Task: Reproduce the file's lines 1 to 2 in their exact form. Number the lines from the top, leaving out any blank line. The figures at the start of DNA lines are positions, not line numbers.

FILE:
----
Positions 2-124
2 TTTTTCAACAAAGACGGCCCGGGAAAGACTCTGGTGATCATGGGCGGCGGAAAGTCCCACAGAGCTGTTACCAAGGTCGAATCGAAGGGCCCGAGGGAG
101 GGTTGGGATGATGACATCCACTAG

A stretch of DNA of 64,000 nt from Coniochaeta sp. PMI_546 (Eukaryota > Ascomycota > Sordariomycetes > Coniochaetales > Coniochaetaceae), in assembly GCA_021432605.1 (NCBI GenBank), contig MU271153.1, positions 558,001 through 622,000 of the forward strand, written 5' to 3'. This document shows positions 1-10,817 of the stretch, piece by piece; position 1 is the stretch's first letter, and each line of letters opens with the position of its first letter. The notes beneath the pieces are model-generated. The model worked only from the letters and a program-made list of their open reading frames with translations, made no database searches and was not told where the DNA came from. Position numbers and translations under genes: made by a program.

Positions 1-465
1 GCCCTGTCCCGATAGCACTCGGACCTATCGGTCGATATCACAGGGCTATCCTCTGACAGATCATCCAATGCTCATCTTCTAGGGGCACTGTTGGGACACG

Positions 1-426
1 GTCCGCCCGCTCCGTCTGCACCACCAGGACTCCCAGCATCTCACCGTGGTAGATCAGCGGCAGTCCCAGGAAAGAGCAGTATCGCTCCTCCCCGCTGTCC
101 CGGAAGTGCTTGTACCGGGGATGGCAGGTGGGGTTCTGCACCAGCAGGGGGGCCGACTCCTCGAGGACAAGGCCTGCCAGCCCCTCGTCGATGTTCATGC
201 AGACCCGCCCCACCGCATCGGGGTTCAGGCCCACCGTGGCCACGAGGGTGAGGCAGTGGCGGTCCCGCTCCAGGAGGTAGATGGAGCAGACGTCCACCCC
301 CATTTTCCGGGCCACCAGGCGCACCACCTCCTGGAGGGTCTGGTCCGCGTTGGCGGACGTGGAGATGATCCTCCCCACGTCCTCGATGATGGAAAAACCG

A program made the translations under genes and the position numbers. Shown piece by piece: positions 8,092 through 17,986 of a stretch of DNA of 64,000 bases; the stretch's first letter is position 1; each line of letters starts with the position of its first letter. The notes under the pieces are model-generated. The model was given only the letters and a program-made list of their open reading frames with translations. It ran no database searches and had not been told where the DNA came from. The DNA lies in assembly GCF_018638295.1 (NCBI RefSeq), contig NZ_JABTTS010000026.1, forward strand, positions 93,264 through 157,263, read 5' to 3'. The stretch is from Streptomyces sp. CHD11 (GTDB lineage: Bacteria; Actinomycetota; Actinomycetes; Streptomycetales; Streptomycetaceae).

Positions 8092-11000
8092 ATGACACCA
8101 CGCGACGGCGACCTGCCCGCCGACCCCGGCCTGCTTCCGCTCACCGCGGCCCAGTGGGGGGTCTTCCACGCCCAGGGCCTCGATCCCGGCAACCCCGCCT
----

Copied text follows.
Positions 2-124
2 TTTTTCAACAAAGACGGCCCGGGAAAGACTCTGGTGATCATGGGCGGCGGAAAGTCCCACAGAGCTGTTACCAAGGTCGAATCGAAGGGCCCGAGGGAG